Jeffe says her work is classified as fantasy or as fantasy romance. Each story (out of 4 so far) has a love arc. I asked her about the requirements of Romance as a genre, but she said she doesn't conform to them so strictly; her main contract with reader is the happy ever after (often referred to in Romance as HEA), which she called "one rule to rule them all."
In her first trilogy, The Twelve Kingdoms, she followed the journeys of three princesses. In this book, Pages of the Mind, she moves to the point of view of a kingmaker librarian who assists all three of the princesses in the first series.
Jeffe said she expanded her world concept when she moved to this second trilogy, which is one reason why it's called The Uncharted Realms. She describes herself as a character-driven writer who discovers the world as she writes around. The first trilogy began as a dream where she was trapped in a castle by a monster and people would go out to battle the monster for her and die until she realized she had to battle it herself. The main character of the first book is the middle sister of three, a recluse who discovers the world and finds a mythological land.
Jeffe says, "I write for discovery." I think it's probably fair to call this the opposite of beginning with extensive worldbuilding and a world bible - but each technique can yield good results.
Jeffe came to fiction out of environmental consulting, so she has deep interest in ecology and biology, and this is evident in her work.
One of her books in the original trilogy works with the eldest sister, who falls for "a man she couldn't deal with," a foreign mercenary. The presence of the foreign mercenary opened up the door to a whole new region of the world, and a lot of new political complications.
I asked her about one of the main plot elements of Pages of the Mind, which is that the heroine and hero start out not speaking one another's languages. She said that since her heroine, Dafne, was smart and bookish and spoke lots of languges, she wanted to give her a hero she could not communicate with. (Jeffe and I are both interested in languages and linguistics!) Jeffe said, "There's a big chunk of the book where there's a lot of gesturing," and she said it was very challenging for her to work through.
Jeffe describes herself as "a word person." She studied languages in high school and is very interested in etymology. As a graduate student she looked at neurobiology and language in the brain. When she was building words for the language used in Pages ofthe Mind, she built words off real Earth languages: Hawaiian and Polynesian. The word mo'o for dragon she borrowed directly. She wanted the feel of a tropical island for the location where most of the book's action takes place. She said she didn't do a lot of research specifically for this book, but relied on much of her previous reading. She also looked at "behind the name" websites, and a website of colloquial Hawaiian phrases.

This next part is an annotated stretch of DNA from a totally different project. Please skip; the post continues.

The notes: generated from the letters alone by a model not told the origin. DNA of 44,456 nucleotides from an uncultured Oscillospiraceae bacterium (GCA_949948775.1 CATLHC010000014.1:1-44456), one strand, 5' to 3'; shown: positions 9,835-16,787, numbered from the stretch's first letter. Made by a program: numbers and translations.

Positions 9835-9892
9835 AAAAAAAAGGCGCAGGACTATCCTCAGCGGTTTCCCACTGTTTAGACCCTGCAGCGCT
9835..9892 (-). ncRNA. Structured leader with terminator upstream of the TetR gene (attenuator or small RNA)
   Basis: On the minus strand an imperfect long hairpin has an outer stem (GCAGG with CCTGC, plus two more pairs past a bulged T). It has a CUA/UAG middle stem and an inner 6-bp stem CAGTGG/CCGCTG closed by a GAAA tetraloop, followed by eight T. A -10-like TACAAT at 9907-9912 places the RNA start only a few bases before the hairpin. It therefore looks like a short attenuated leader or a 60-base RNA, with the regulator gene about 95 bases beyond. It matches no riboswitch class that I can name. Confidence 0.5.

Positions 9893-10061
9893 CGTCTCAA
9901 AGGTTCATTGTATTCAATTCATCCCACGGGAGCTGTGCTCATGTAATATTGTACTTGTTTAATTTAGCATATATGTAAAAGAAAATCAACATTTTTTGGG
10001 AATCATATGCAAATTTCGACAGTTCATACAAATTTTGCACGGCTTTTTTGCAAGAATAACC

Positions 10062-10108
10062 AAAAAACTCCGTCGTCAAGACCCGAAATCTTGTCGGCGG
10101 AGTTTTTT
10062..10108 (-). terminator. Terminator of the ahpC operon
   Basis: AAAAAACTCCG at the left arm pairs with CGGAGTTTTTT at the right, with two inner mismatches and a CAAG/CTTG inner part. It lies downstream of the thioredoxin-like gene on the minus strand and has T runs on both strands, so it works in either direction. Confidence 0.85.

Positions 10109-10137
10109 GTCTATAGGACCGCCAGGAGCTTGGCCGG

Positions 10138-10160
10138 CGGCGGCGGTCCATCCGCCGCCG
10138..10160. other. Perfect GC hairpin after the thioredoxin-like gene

We talked about the character arcs for her hero and heroine. Jeffe notes that Romance is often criticized by people who say "you know how it will end," but different genres make different such promises, as when mystery promises that you will find out who did it. She sees the romance arc as someone going from being unfulfilled to being whole and happy with a partner. She says transformation is an important theme to her, and she gives her characters the chance to seize happiness as promised by love.
I asked her about a phrase she used several times in reference to her heroines, that she wanted to give each one "someone she can't handle." Jeffe told me that's her shorthand for finding someone who will force change in a heroine's life. It doesn't have to be an instant physical attraction, but there has to be some attraction, and some reason to want to change, as well as a reason why it's difficult to do so. If it's too easy, she says, it's unsatisfying. We asked, "should both people change?" She said it depends, because often having both people change introduces a lot more complexity and plot.
Jeffe told us she teaches classes on writing sex scenes and about taboos. The word tabu is originally Polynesian. Cultural taboos, she says, are often meant to help us survive to adulthood, but you have to break them to become fully adult. This particularly applies to sex-related taboos. Taboos also vary depending on the culture. What's ok in the US is not ok in China. Taboo can be an important story element because it makes characters profoundly uncomfortable.
We spoke a bit about the sexuality of the characters in Pages of the Mind. Dafne was orphaned when the High King took her castle and has been a political hostage her whole life, having to resist being married off for political purposes. Her attitude is that she avoids sexual entanglement for the purpose of safety; she has been kissed twice but didn't much enjoy it. Another character in the book, Jepp, is pansexual, very sexually active, and essentially doesn't understand her way of thinking. There is value in portraying different characters whose attitudes about sex vary.
I asked Jeffe about the shape-shifting in her book, and she said that originally it was an analog for the fae, but that it fed into her interest in mutability and transformation. She didn't want her Tala people to be were-creatures. Some can't transform, some can take just one form, and others can take many. Shapeshifting informs how the character Zynda sees the world, and where she places her sympathies, as when she refuses to kill animals with magic except in self-defense.
One of the interesting aspects of Dafne's character is that she struggles to accept the coexistence of science and magic, because the realm where magic applies has just dramatically expanded.
Thank you so much for joining us, Jeffe! I really enjoyed our conversation.
Dive into Worldbuilding will meet tomorrow to discuss Vermin at 10am Pacific on Google Hangouts. I hope you can join us!